terms of the category of causality that we advance from a
representation to its cause. The thing in itself is regarded
as the sole true substance and as the real cause of every-
thing which happens in the natural world. Appearances,

1 A 495 = B 523. 2 A 496 = 6 524. 3 Loc. cit.

4 Cf. also A 538 = 8 566; A 540 = 6 568; A 557 = 6 585; A 564 = 6 592;
A 565-6 = 6 593-4 ; A 613 = 6 641-2. 5 Above, p. 206.


being representations merely, are wholly transitory and com-
pletely inefficacious. Not only, therefore, are the categories
regarded as valid of things in themselves, they are also declared
to have no possible application to phenomena. Sense appear-
ances do not, on this view, constitute the mechanical world
of the natural sciences ; they have a purely subjective, more
or less epi-phenomenal, existence in the mind of each separate
observer. It was very gradually, in the process of developing
his own Critical teaching, that Kant came to realise the very
different position to which he was thereby committed. The
categories, including that of causality, are pre-empted for the
empirical object which is now regarded as immediately appre-
hended ; and the function of mediating the reference of
phenomena to things in themselves now falls to the Ideas of
Reason. The distinction between appearance and reality is
no longer that between representations and their noumenal
causes, but between the limited and relative character of the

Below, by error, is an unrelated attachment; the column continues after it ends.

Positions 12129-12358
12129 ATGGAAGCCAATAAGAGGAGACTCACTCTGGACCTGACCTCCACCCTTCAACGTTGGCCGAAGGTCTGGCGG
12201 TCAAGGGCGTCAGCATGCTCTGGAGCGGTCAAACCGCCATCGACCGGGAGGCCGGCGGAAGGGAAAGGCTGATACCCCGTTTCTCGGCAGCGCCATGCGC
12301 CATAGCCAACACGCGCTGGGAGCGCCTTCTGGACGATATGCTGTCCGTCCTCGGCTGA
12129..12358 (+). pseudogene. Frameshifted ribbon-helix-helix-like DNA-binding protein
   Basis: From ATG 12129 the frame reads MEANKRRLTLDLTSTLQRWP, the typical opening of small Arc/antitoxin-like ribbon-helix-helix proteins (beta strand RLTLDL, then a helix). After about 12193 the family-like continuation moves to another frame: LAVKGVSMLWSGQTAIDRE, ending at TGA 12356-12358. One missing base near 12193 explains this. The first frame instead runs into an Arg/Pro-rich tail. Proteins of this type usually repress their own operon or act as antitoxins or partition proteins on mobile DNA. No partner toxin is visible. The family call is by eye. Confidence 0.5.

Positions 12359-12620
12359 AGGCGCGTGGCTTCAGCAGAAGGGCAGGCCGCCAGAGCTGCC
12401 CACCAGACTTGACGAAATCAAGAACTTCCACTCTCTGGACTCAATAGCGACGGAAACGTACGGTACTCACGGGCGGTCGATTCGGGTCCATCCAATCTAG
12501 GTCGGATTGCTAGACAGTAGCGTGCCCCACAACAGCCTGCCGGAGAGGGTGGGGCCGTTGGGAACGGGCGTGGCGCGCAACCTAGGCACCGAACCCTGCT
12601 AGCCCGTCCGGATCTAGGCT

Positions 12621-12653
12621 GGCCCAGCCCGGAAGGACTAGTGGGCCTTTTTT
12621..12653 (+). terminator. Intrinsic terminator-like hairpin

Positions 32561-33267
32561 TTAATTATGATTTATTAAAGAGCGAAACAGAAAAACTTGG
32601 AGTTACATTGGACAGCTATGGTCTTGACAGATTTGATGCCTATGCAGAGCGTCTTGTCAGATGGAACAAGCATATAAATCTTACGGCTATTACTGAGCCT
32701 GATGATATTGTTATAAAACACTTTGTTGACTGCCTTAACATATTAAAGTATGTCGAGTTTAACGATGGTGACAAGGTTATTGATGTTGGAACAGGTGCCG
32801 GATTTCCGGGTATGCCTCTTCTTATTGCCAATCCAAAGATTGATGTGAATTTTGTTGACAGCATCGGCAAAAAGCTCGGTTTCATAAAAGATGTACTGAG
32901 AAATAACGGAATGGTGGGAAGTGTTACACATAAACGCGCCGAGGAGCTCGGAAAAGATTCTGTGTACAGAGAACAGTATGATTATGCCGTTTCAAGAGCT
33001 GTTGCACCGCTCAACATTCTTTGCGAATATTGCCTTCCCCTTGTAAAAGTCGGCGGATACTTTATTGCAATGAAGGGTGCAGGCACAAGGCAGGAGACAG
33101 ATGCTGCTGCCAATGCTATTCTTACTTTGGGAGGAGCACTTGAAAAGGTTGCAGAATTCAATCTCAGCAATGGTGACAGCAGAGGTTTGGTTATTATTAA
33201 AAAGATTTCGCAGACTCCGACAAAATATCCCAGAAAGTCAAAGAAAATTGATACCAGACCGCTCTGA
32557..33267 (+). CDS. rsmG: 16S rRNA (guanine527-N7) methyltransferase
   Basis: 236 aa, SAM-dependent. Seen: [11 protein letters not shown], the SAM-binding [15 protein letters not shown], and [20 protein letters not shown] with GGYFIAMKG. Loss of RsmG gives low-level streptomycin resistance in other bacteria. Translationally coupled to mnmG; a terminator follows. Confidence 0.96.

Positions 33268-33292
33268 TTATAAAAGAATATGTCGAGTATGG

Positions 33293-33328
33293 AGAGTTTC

entire world in space and time and the unconditioned de-
manded by Reason. But these are questions whose discussion
must meantime be deferred. 1

I may now briefly summarise the evidence in favour of
the view that the doctrine of the transcendental object is a
pre-Critical or semi-Critical survival and must not be taken
as forming part of Kant's final and considered position, (i)
Of the six sections in which the phrase transcendental object
occurs, three 2 were omitted in the second edition, and in the
passages which were substituted for them it receives no
mention. There are various reasons which can be suggested
in explanation of the retention of the other three 3 in the
second edition. The Note on Amphiboly was too unsatis-
factory as a whole to encourage Kant to improve upon it in
detail. The other two are outside the limit at which Kant
thought good to terminate all attempts to improve, whether
in major or in minor matters, the text of the first edition. 4
To have recast the Antinomies as he had recast the Paralogisms

1 Cf. above, pp. liii-v ; below, pp. 280, 331, 373-4, 390-1, 414-17, 429-31,

2 Viz. the first layer of the deduction of the first edition, the relevant sections
in the chapter on phenomena and noumena (A 250 ff.), and the Paralogisms with
the subsequent Reflection.

3 Viz. the Note on Amphiboly, the chapter on the Antinomies, and the
chapter on the Ideal.

4 To the statement that the alterations in the second edition cease at the close
of the chapter on the Paralogisms, there is only one single exception, namely, the
very brief note appended to A 491 = 6519. This exception, however, supports our
general thesis. It is of polemical origin, referring to the nature of the distinction
between transcendental and subjective idealism, and was demanded by the new
Refutation of Idealism which in the second edition he had attached to the


would have involved alterations much too extensive. Also,
there were no outside polemical influences or at least none
acting quite directly such as undoubtedly reinforced his other